MH17: the knowns and unknowns thus far

Malaysia Airlines flight MH17 was shot down over Ukraine on Thursday, say American intelligence, while en route from Amsterdam to Kuala Lumpur. 

The plane was carrying 298 people and had taken the usual daily route, flying at least 300m above the 9,700m limit over Ukrainian airspace.

The following is a list of what's confirmed and unconfirmed as of Friday morning, as reported by the Vox website.

The knowns

Malaysia Airlines flight MH17 leaving Schiphol Airport in Amsterdam, the Netherlands, on July 17, 2014.

* MH17 was shot down in Ukraine with 298 on board, and Ukrainian sources say there appear to be no survivors.

* MH17 was travelling from Amsterdam to Kuala Lumpur.

* Malaysia Airlines lost contact with the plane at 14.15 (GMT) at 30km from the Tamak waypoint, approximately 50km from the Russia-Ukraine border, according to MAS.

* US intelligence agencies confirmed that a surface-to-air missile took down the jet, but they are divided on who fired it, according to the Wall Street Journal. Vice-President Joe Biden described the jet as "blown out of the sky".

* Ukrainian officials are blaming pro-Russia separatists for the crash. An intercepted phone call (audio here) between a separatist leader and a Russian security official indicates they were responsible, but it's still not verified.

* Reuters reports that 23 people who died in the crash were American citizens. President Barack Obama, in an address in Delaware, did not confirm this number, but said the government was working to determine if Americans were on the plane. It's confirmed the plane had Dutch, Australian, Malaysian, Indonesian, British, German, Belgian, Filipino, and Canadian passengers. Here are the current verified nationality counts.

* "A civilian airliner traveling from Amsterdam to Kuala Lumpur has just been shot down by a Buk anti-aircraft system," Ukrainian Interior official Anton Gerashchenko said to Interfax-Ukraine news.

* Rebels are denying responsibility. "We simply do not have such air defence systems," they're quoted as saying in a tweet from New York Times reporter Ellen Barry sourced to Interfax.

* The rebels had previously claimed to have a Buk system, according to a June 29 report sourced to the rebel Donetsk People's Republic press service.

* The BUK surface-to-air missile system is a "sophisticated system requiring a whole suite of radar and command vehicles," according to the US embassy in Kiev. In other words, this isn't some shoulder-fired missile in the style of ragtag militias – it takes real training and resources to use.

* Rebels had previously said they were shooting at Ukrainian fighter jets with rockets, including "two or three" on Wednesday evening, the day before the MH17 crash, the New York Times reported. The Ukrainian government said last week that two of its military aircraft had been shot down, although it is unclear whether by Russians or by Ukrainian rebels.

* Russia is denying responsibility for the MH17 disaster. "We didn't do it," Russian UN Ambassador Vitaly Churkin said, according to the Financial Times. President Vladmir Putin is blaming Ukraine for the attack.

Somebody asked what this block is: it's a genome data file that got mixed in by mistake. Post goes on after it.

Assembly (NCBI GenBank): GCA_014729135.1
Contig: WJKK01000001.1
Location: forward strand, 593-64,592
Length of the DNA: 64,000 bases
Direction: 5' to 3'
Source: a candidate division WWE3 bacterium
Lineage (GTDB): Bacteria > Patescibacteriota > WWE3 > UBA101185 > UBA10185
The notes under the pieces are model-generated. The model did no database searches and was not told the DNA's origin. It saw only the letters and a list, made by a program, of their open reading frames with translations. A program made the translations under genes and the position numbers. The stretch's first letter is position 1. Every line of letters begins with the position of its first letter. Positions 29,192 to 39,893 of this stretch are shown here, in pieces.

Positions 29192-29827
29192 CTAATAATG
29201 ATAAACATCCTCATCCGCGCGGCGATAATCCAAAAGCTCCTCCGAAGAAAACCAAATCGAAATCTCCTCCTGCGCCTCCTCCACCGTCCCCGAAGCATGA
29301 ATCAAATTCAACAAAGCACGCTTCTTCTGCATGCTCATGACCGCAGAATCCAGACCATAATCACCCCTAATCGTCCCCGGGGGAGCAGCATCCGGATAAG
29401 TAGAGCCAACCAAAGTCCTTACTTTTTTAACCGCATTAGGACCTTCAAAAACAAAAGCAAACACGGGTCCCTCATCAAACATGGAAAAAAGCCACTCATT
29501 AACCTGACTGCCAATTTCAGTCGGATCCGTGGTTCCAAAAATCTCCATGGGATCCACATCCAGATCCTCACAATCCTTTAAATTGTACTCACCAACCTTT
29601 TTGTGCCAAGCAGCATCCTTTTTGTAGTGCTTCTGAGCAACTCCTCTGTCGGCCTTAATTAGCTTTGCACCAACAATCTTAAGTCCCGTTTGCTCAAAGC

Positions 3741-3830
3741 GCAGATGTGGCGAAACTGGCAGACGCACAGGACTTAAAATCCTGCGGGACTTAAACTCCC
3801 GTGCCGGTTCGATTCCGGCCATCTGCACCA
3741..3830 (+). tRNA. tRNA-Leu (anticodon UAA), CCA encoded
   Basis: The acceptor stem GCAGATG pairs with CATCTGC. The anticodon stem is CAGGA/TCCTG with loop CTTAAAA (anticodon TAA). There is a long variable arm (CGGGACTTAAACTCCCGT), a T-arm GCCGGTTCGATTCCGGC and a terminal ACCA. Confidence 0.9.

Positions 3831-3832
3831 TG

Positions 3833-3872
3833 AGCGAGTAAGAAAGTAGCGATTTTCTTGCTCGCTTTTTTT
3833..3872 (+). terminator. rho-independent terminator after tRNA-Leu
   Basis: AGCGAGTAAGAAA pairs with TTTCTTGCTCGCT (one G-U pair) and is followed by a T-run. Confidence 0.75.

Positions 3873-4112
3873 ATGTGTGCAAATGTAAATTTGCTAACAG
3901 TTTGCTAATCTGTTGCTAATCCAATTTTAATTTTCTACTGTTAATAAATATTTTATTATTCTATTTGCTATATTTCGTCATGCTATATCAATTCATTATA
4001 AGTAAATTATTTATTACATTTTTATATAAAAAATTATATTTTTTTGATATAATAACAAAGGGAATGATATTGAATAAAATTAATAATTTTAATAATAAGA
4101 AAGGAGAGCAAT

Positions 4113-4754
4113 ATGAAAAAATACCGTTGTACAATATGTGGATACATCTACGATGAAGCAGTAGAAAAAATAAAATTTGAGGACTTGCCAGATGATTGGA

* Obama has already spoken with Putin, as well as President Petro Poroshenko of Ukraine and Prime Minister Datuk Seri Najib Razak of Malaysia, about the crash.

* Russia has had thousands of troops stationed just across the border since the crisis in eastern Ukraine began. Nato says Russia had recently increased its force on the border to between 10,000 and 12,000 troops.

* A VK account associated with Ukrainian rebel commander Igor Strelkov appeared to take credit for shooting down a plane over Ukraine earlier today, but later deleted the post.

Here's an analysis of what this might mean.

The unknowns

* Who fired the missile and where from. The Wall Street Journal is reporting that a surface-to-air missile was launched. Intelligence agencies are reportedly divided on whether the missile was fired by Russia or eastern Ukraine.

* Did the Strelkov VK account intend to take credit for shooting down the Malaysian Airlines flight or was it just tough-talking? Was it speaking officially for Strelkov himself or just whoever was running the page? Why did they delete the post?

* How many Americans, if any, were on board the aircraft? The released counts of passengers by nationality so far do not add up to 298 – there are still 47 passengers whose nationalities are unknown.

* No one knows how any of the major players – including the United States, Russia, and Ukraine – will respond to the incident. A lot may depend on who was ultimately responsible for the attack.

* It's not clear how, or whether, this will change Russia's relationship with the rebel groups in eastern Ukraine, which Moscow has been supporting. It's not clear how Europe and the US will respond if the plane was shot down by Ukrainian rebels or, even more consequentially, by forces inside of Russia. It's not clear how this will affect political dynamics within Washington, where Republicans have been pressuring the Obama administration to take a tougher line with Moscow. – July 18, 2014.